Specimens examined

China. Xizang Prov.: Lasa Ci., Namucuo Nature Reserve, on soil beside a lake, 30°46'46"N, 90°52'24"E, alt. 4730 m, 28 Sep. 2016, L.S. Wang et al.16-53737.

Buellia elegans Poelt, Nova Hedwigia 25(1–2): 184–186 (1974)

Fig. 6

Type

Italy. Ad terram calcaream supra Clavennam (Madèsimo), Anzi M. (M! -Holotype).

Description

Thallus effigurate with distinct marginal lobes slim, 0.5–1 mm wide, the edge usually separated from the substrate and clearly foliaceous, thallus radiate, 1–2 cm in diam., prothallus absent; upper surface white, dull, usually covered with granular pruina; the upper cortex about 20 µm thick, with granular crystals, and the lower surface light brown to white, without cortex; medulla white, without calcium oxalate crystals. Apothecia sparse, lecideine; disc and margin black, sometimes lightly pruinose, roundish, 0.3–1.0 mm in diam., immersed and smooth when young but adnate and convex when mature; margin persistent; exciple thick, dispersa-type, without aeruginose pigments (HNO3–); epihymenium brown to dark brown; hymenium hyaline, 70–90 µm tall, without oil droplets, paraphyses simple to moderately branched, apically swollen, with a brown pigment cap; hypothecium dark brown; asci oval-clavate, Bacidia-type, eight-spored; spores 1-septate, hyaline when young, turning brown when mature, Buellia-type, ellipsoid, not thickening during spore ontogeny, 15–22 × 7–10 µm. Pycnidia not seen.

Figure 6. 

Morphology of Buellia elegans (16-51770 KUN) A thallus on soil within meadow B lecideine apothecia C the section of apothecium, exciple dispersa-type D ascospores with 1-septate, Buellia-type E mature ascus containing eight spores, Bacidia-type. Scale bars: 2 mm (A); 1 mm (B); 50 µm (C); 10 µm (D, E).

Chemistry

Thallus K+ yellow, C–, KC–, PD–, UV+ yellow, medulla I–; containing atranorin and norstictic acid (trace) or atranorin and 2’-O-methylperlatolic acid.

Distribution and ecology

This species is mainly distributed in open and dry soil or soil over rock or within meadows between elevations of 1400–4730 m. This species has been recorded in Asia, Afghanistan, Europe and North America (Thomson, 1997). In China, it is mainly distributed in Gansu, Ningxia, Qinghai, Xizang and Yunnan Provinces.

Note

This is a new record for China, and is unique among species of Buellia due to its effigurate thallus, marginal lobes linear and slim, branched near the tips. It resembles folicolous species of Physconia Poelt, but could be differentiated by its slim lobes and lack of lower surface. It has a wide distribution across the Tibetan Plateau, especially in arid deserts and meadows. Four chemotypes of the species were previously reported (Trinkaus and Mayrhofer 2000). Only two chemotypes have been detected in Chinese materials: atranorin and 2’-O-methylperlatolic acid account for the majority, atranorin and norstictic acid (trace) constitute only a small proportion.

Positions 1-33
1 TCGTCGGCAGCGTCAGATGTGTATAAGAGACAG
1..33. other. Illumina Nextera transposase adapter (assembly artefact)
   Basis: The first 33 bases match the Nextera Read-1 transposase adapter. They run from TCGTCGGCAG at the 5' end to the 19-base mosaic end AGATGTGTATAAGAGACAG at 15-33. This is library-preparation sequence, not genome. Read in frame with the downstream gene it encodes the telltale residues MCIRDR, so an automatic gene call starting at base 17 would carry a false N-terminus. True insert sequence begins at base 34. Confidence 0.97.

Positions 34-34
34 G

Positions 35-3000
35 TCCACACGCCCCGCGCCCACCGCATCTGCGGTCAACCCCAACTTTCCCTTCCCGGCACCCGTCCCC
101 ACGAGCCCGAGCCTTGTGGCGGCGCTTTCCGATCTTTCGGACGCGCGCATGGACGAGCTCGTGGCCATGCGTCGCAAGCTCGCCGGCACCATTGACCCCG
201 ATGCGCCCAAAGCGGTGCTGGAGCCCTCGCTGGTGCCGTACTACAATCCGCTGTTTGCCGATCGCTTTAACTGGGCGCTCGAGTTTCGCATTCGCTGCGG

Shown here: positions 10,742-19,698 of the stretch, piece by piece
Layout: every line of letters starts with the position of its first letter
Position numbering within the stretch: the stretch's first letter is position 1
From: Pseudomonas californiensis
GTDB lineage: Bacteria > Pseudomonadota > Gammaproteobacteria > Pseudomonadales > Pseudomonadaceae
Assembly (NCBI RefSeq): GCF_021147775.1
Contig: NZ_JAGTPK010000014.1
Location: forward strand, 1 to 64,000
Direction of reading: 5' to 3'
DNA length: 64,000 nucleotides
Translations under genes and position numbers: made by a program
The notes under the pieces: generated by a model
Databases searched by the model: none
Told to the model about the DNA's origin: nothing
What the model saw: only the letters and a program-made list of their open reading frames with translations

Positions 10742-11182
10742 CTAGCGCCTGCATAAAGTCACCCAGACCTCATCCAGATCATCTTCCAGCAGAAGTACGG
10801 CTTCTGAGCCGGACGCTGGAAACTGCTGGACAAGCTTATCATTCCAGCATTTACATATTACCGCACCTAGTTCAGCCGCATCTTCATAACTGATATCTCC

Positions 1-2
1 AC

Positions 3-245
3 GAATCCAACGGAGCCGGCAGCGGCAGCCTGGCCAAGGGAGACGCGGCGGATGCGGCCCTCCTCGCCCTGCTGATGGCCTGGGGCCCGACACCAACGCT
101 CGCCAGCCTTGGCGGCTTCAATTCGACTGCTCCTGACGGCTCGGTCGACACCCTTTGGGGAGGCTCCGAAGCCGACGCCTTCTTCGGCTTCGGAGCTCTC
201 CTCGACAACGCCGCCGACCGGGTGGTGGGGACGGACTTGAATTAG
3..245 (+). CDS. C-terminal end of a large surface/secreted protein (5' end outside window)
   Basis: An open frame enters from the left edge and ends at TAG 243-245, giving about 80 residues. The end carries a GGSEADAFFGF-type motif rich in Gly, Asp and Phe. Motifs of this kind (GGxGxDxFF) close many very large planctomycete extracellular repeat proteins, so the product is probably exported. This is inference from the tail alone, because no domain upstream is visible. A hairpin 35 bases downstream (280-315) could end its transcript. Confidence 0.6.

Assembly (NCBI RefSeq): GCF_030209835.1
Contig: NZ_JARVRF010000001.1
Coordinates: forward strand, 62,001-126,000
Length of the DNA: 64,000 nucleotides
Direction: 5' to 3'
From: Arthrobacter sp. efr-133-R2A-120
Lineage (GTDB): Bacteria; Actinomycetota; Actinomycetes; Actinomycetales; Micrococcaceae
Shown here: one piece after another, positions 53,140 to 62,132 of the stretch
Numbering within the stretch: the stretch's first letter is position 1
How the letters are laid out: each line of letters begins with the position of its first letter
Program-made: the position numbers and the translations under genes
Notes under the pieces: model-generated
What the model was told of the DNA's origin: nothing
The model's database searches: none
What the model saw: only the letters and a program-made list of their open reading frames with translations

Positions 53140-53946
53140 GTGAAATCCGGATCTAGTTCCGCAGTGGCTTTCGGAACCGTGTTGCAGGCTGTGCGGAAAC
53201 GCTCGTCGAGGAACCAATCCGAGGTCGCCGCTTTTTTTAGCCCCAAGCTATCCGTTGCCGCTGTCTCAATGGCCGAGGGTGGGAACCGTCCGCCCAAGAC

Selected specimens examined

China. Gansu Prov.: Jiayuguan Ci., Xigou, mineral, on soil, 39°39'34"N, 97°56'15"E, alt. 2198 m, 28 May 2018, L.S. Wang et al. 18-59611; Yumen Ci., meadow along the route from Yumen to Yuerhong, on soil, 39°57'45"N, 96°39'23"E, alt. 2395 m, 27 May 2018, L.S. Wang et al. 18-59513. Ningxia Prov.: Zhongwei Ci., Shanpotou, Mengjiawan, on soil, 37°36'12"N, 104°55'06"E, alt. 1403 m, 18 Sep. 2010, D.L. Niu et al. 10-0089. Qinghai Prov.: Wulan Co., desert along the route from Wulan to Delingha, on soil, 37°02'08"N, 98°12'29"E, alt. 3072 m, 20 May 2018, L.S. Wang et al. 18-58303; Dulan Co., Xiangjia Vil., on sandy rock, 36°00'53"N, 97°44'36"E, alt. 3056 m, 15 Sep. 2020, L.S. Wang et al. 20-68266. Xizang Prov.: Dazi Dis., Bangdui Vil., on soil, 29°44'06"N, 91°24'55"E, alt. 3709 m, 16 Jul. 2019, L.S. Wang et al. 19-64615; Basu Co., beside Ranwu Lake, on soil over rock, 29°23'34"N, 96°50'20"E, alt. 3901 m, 15 Jul. 2019, X.Y. Wang et al. (XY19-278; XY19-272); Geji Co., beside S301 road, on soil, 32°14'47"N, 82°10'27"E, alt. 4514 m, 21 Jul. 2019, L.S. Wang et al. 19-63808; Bomi Co., along the route to Basu Co., on soil, 29°40'31"N,96°12'38"E, alt. 2920 m, 10 Nov. 2018, L.S. Wang et al. 18-62336; Langkazi Co., Simila Mt., on soil over rock, 28°50'37"N, 89°51'54"E, alt. 4343 m, 24 Jul. 2019, X.Y. Wang et al. XY19-1372; Sangri Co., Sangri Town, on soil over rock, 29°17'29"N, 92°05'30"E, alt. 3595 m, 30 Jul. 2019, X.Y. Wang et al. (XY19-1899; XY19-1907); Jangzi Co., Simila Mt., on soil over rock, 28°50'30"N, 89°51'48"E, alt. 4223 m, 24 Jul. 2019, X.Y. Wang et al. XY19-2308; Jiangda Co., Kakong Vil., on soil over rock, 31°20'22"N, 98°08'01"E, alt. 3785 m, 23 Sep. 2020, L.S. Wang et al. 20-68931. Yunnan Prov.: Deqin Co., Benzilan Vil., on soil over rock, 28°10'27"N, 99°22'53"E, alt. 2007 m, 26 Sep. 2020, L.S. Wang et al. 20-69241; Deqin Co., Benzilan Vil., beside JinSha river, on soil, 28°11'36"N, 99°21'08"E, alt. 2108 m, 19 Aug. 2018, L.S. Wang et al. 18-60340; Deqin Co., Benzilan Vil., on soil, 28°13'38"N, 99°19'20"E, alt. 2110 m, 3 Jul. 2012, L.S. Wang et al. 12-34754.

Buellia epigaea (Pers.) Tuck. Gen. lich.: 185 (1872)

Fig. 7

Type

Germany. Hesse, ad terram inter muscos non procul a Monte Meissner, 1794, Persoon (H-Ach-Isotype, not seen).

Description